Is there too much focus on petty scandals in the election at the expense of policy and leadership?

Bozo eruptions: In the campaign, everything from shoot-from-the-lip Facebook postings, to bad taste YouTube videos, to off-colour and off-the-cuff remarks are grounds for political scandal. Is it vital politics, or a distraction?

  1. "The real issue is that consumer societies like ours train the citizenry to respond to sound bites as 'real' information, which they are not. Sound bites might spark one's interest in finding out about something, but more often they're a distraction from indepth conversation and understanding. We always have choices, but to make informed choices we, the citizens, have to be willing to do some actual work. Read party policies, find out about local candidates, learn how particular policies may affect our future as a country and as individuals. That last bit may involve understanding, history and the effects similar policies have had both on our own country, and on the world stage."

    -Jocelyn Reekie
    Campbell River, British Columbia
  2. "It does take just a little bit of scandal, set loose by careless lips, to have an enormous effect on a campaign. Who remembers the effect of Mr. Harpers slip about artists a few campaigns back and how it helped Mr. Duceppe in Quebec? Petty scandals tell us what politicians really are thinking. Not long ago Mr. Harper let loose on rural gun ownership and set off a little sirroco of his own again."

    -Thomas Brawn
    Ottawa, Ontario
  3. "The sad thing is that being good at winning an election is not the same thing as being a good leader. With our first past the post system, the core prize is winning the election, which need not be related to doing a good job of governing the country or reflecting the will of the population. These scandals that are being brought out are all about the battle to win the election, and a distraction from what is really important."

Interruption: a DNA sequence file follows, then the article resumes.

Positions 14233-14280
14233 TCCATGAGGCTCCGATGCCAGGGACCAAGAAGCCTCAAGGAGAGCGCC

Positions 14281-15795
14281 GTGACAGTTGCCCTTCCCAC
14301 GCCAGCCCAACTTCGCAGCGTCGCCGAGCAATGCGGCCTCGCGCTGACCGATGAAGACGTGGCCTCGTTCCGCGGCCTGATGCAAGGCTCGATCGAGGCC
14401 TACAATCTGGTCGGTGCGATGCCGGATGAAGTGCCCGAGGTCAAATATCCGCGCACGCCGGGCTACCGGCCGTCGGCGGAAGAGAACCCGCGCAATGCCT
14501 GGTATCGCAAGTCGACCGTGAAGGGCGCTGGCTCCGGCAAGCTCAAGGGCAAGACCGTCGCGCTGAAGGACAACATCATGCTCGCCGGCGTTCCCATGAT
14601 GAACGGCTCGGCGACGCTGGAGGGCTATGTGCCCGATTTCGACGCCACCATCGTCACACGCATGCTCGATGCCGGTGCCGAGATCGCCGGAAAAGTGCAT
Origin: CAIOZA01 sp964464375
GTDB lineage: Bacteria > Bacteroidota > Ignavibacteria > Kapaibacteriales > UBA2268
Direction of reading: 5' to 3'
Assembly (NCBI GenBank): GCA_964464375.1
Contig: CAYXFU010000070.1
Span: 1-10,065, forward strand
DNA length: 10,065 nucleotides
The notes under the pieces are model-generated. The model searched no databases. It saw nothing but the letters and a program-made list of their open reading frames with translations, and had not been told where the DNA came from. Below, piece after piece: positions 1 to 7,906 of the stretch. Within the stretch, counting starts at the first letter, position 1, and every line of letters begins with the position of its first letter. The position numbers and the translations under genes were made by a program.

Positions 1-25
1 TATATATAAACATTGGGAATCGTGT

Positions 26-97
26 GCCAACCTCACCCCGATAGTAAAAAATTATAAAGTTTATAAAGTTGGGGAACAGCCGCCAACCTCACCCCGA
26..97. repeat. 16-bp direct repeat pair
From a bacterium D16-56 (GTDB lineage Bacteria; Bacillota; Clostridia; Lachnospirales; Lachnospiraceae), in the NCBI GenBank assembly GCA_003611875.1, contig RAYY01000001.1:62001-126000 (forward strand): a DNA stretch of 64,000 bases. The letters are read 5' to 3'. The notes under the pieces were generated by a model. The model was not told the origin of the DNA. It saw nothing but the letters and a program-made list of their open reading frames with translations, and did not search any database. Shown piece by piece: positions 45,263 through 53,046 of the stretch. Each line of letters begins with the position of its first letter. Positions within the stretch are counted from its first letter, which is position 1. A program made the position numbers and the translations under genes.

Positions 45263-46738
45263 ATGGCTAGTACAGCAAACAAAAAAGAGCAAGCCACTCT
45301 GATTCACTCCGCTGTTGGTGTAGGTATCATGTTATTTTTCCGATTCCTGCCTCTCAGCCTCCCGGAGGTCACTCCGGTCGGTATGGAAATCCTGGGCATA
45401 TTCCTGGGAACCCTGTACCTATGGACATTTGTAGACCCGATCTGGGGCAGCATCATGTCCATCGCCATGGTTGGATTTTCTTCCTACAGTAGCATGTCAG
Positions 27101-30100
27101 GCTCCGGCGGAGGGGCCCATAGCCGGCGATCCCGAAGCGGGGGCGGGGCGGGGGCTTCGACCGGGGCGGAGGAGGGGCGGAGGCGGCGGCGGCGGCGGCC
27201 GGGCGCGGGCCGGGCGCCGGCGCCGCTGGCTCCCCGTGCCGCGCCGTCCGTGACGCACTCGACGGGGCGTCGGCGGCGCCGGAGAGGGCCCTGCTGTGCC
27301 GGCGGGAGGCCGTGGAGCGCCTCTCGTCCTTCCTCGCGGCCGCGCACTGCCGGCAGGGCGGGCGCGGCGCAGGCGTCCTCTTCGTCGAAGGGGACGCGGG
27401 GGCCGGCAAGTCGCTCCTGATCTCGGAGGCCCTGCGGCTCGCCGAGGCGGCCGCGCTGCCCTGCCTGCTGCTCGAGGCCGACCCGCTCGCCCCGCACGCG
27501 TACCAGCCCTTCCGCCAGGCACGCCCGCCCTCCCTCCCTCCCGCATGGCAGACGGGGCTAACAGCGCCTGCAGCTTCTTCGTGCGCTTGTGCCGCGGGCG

-John Janmaat
    Kelowna, British Columbia
  4. "Except for criminal utterances we should ignore the trivia uncovered about a candidate's past. Just because one's Facebook page shows them rolling in their own vomit, or wearing Nazi regalia, or refers to "fembos", that shouldn't be cause for dismissal from the campaign. Let the voters decide if they want a jackass to represent them."

    -David Pearce
    Victoria, British Columbia

  5. "Its all very well to say "Let the voters decide", but that means that their decision will be based on the past behaviour of a candidate, and not on the candidate's program."

    -Clare McFarlane
    Montreal, Quebec
  6. "What's this guy's problem with comparing the tar sands to Mordor, and Harper to Hitler? Has he seen footage of the tar sands? Hell on earth. Does he understand how Hitler arrogated power to himself? Check out the history books. He might want to research the burning of books vs. the destruction of scientific data."

    -Hilary Knight
  7. "I can’t believe anyone would want to shut Pat Martin up. He’s an intelligent, humorous Member of Parliament. Have we become so politically correct and lacking in humour that politicians have to be afraid to open their mouths? What a rigid, uptight nation we have become!"

    -Rhonda Parkes

  8. "The important petty scandals of this election season are those that show a candidate's alarming lack of education and worldliness about significant historical events or places, be they Auschwitz, Hiroshima, the beaches of Normandy, or the Plains of Abraham. Any such ignorance is a concern in a potential political leader. Otherwise, political parties that are wasting time sifting through opposing candidates' social media pages are obviously looking for cheap shots and distractions instead of informing voters about issues vital to the future of this country, perhaps the most important of which is international trade agreements. These agreements are serious threats to our sovereignty and every aspect of our lives and a drain on taxpayers who pay billions of dollars in lawsuits to defend Canada's position from foreign corporations. Why is there such silence from all parties and from the media on this issue?"

    -Leanne Roberts
    Richmond, British Columbia
  9. "It's a cardinal rule that if you throw hot coals at your enemy the one thing that will happen for sure is you will burn your hand. Let politicians say what they wish, judge it by your standards and know who wants to slander another."

    -Chris Carrier
    Victoria, British Columbia

  10. "I may favour a certain political party but if the candidate for that party in my riding reveals themselves to be a moron, I will look for the next best alternative. Running for office is an employment application and what responsible employer these days doesn't check an applicant's social media history?"

    -Rob Brown
    Morningside, Ontario
Read next page